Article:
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Sunday, February 12, 2012

A few trades from Michael

These trades are submitted by Michael. Here are his comments:

"As you noted in a past post, I trade reversion to the mean type setups and I don't use Fibonacci lines often (though I use them some). Basically I look for a strong gap up or down with a lot of white space between current price and the 8EMA. I look for a signal using candlestick charts (and my experience interpreting them), and usually exit when price moves back to the 8EMA.

I also trade longer timeframes - predominantly 30 minute charts. I find that the setups for these types of trades work better on longer-term charts. They do work on shorter timeframes as well, but there tend to be a lot more failures.

A few more tips: movement is key...don't take setups that are in a range. Wide range bars followed by reversals work best (see example 1 below), or an obvious movement out of a trading range (see example 2 below). But, trading a signal that doesn't move out of a trading range (ie, forms in consolidation) is a recipe for disaster. Also, I don't enter trades much after the first three hours, and I prefer setups that work off a gap as opposed to just a sharp move that creates a lot of white space.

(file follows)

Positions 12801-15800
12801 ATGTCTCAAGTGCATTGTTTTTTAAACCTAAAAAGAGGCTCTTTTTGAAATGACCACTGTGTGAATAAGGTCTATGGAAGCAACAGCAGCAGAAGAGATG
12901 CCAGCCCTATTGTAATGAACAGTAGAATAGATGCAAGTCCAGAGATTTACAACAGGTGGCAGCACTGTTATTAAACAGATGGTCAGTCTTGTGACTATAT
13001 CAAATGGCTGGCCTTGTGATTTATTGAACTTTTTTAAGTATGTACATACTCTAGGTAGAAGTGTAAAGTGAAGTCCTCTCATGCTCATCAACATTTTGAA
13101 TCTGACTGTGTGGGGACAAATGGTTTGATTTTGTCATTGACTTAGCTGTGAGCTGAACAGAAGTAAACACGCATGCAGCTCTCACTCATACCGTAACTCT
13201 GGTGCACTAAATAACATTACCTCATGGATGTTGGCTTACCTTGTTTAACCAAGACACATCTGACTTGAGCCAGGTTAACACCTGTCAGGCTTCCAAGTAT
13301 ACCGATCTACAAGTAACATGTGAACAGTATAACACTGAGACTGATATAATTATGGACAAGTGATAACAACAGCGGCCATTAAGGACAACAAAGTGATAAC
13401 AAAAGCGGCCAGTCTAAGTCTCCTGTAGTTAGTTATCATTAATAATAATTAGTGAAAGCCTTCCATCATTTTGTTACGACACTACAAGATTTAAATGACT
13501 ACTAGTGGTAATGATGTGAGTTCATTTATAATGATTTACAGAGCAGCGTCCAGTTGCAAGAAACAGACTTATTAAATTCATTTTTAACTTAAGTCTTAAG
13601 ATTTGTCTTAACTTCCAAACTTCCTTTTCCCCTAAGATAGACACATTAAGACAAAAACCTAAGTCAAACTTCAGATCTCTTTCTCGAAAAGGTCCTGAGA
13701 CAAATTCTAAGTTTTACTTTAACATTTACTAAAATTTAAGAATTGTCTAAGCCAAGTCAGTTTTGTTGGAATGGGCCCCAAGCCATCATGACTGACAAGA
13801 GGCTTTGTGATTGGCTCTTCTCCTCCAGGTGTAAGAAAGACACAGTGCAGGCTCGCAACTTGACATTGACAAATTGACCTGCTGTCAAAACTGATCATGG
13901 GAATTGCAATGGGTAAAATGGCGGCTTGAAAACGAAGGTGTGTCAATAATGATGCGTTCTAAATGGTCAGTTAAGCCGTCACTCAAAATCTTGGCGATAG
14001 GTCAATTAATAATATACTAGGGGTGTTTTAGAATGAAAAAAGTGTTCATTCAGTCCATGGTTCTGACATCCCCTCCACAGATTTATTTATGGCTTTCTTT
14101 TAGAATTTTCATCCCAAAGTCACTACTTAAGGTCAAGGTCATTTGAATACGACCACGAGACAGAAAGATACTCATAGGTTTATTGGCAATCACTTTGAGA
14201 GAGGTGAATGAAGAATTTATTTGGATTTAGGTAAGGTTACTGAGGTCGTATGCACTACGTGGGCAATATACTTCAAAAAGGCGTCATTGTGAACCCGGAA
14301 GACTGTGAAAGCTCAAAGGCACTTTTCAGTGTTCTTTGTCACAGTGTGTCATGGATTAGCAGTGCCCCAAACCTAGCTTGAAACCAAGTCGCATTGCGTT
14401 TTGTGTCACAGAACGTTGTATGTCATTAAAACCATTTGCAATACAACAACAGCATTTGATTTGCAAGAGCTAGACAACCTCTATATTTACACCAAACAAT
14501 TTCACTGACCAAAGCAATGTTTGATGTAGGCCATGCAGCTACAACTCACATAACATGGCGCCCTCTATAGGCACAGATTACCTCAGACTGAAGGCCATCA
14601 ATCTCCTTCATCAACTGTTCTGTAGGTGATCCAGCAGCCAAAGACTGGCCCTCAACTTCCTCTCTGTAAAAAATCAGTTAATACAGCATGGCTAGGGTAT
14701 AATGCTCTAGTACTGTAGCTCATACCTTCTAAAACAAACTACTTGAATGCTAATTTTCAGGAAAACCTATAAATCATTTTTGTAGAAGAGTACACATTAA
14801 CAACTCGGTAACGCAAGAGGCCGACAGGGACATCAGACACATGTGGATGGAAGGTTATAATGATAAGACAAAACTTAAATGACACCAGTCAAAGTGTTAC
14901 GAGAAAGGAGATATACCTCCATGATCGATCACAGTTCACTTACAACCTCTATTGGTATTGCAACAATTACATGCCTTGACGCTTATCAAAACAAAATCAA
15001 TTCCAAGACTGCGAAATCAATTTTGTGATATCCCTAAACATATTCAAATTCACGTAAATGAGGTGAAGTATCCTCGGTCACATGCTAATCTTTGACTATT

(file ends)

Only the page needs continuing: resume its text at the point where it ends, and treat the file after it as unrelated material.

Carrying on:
Here are two examples from Friday:

GDI - very wide-range first bar. Narrow range 2nd bar. Entry on a break of the 2nd bar high. I closed the position 3 bars later - just shy of the 8EMA - after the 3rd-5th bars all left upper tails. "





"GSVC - this setup represents a movement out of a trading range, in this case a trading range formed by the 2nd-3rd bars. The 4th bar was a strong move up, and the 5th bar was a strong hammer. I entered on a break of that bar's high. I closed the position when price rallied but fell back below the $16 whole number mark."




Be careful with these types of setup - it can be like trying to "catch a falling knife" (for a long entry) or "stepping in front of a moving train" (for a short entry). There is a lot of risk, but if you know how to read and interpret candlestick charts there is a lot of potential. Let me know if anyone has questions.

X note - I marked Michael's trigger bar with an arrow; the entry was a break of that trigger bar's high.

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20 comments:

Anonymous said...

Interesting trades Michael. Do you short the opposite type setup, or do you only trade these long?

John

Michael said...